As per the sources in a medical journal, Pfizer Inc's diabetes drug resulted in weight loss comparable to Novo Nordisk's Ozempic in a mid-stage study testing it in patients with type 2 diabetes.
Pfizer shares rose about 4.5% in response to the news, which comes at a time when investor interest in the weight-loss treatment market is expected to reach $100 billion by the end of the decade.
According to mid-stage data published last year by the US drugmaker, Pfizer's danuglipron, when given twice daily, lowered blood sugar in patients at all doses and reduced body weight at the highest dose after 16 weeks compared to placebo.
The mid-stage study's peer-reviewed data, which evaluated 411 adults with type 2 diabetes who received either the drug or a placebo, was published this week in JAMA network.
A study showed that a 120-milligram dose of danuglipron resulted in an average weight loss of about 4.6 kilogrammes, or about 10 pounds, after 16 weeks.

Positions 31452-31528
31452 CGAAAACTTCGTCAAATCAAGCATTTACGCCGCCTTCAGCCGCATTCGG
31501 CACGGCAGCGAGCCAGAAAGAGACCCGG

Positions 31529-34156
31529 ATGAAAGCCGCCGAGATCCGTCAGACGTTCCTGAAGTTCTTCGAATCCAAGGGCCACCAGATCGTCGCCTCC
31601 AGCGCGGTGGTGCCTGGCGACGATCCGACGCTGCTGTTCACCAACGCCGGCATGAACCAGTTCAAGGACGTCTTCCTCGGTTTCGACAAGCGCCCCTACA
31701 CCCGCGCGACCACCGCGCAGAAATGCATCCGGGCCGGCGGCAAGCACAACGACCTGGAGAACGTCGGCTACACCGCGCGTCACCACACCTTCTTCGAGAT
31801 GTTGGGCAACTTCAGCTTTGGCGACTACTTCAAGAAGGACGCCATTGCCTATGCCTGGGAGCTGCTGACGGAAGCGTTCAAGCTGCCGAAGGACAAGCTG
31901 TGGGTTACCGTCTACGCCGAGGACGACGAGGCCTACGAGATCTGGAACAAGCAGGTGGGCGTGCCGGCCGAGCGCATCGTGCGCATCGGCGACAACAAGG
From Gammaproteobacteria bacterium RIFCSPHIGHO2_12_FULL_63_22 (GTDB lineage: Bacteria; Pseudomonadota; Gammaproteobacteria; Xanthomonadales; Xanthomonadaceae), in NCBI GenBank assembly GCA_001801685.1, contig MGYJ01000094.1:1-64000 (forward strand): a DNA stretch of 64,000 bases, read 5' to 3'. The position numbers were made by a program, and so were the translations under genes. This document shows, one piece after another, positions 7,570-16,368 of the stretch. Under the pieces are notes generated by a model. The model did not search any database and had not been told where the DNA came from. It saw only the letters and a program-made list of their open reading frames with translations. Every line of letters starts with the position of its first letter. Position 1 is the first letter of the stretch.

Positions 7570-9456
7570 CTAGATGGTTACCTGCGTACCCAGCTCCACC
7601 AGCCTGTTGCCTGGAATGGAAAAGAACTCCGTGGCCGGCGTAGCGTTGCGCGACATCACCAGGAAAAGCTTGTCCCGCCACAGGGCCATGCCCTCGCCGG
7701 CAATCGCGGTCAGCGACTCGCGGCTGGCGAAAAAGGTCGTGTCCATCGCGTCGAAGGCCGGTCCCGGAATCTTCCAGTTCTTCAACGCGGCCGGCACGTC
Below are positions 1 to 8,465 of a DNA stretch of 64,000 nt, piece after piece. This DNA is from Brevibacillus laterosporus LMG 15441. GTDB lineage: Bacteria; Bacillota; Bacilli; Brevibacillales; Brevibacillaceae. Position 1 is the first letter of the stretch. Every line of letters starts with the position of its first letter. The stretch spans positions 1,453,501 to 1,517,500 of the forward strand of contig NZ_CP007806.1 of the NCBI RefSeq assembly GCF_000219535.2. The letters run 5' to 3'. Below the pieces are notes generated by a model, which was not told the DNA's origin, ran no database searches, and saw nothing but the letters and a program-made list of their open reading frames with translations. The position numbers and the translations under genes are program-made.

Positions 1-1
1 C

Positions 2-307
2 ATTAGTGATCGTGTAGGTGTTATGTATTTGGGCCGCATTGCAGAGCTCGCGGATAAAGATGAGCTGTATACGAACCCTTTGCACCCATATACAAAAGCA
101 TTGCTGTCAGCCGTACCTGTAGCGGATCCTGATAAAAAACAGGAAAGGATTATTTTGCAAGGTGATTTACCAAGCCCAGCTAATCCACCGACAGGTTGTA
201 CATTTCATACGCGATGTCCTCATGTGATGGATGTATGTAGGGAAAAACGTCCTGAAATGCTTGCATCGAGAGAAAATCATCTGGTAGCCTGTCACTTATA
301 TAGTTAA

The weight loss with danuglipron is of a similar magnitude to that observed in the mid-stage data for Novo Nordisk's semaglutide, known as Ozempic when used for diabetes and Wegovy for obesity.
Ozempic was first approved in 2017 for diabetes and Wegovy for weight loss in the US in 2021.
The treatments, including Pfizer's danuglipron, belong to a class of drugs that mimic the gut hormone glucagon-like peptide-1 (GLP-1), which works by suppressing appetite and were initially developed to treat type 2 diabetes.
Pfizer is also testing another oral diabetes drug, lotiglipron, which is given once daily and has said it plans to initiate late-stage development of only one of the two candidates. The company believes an oral therapy could appeal to patients who want to avoid injections.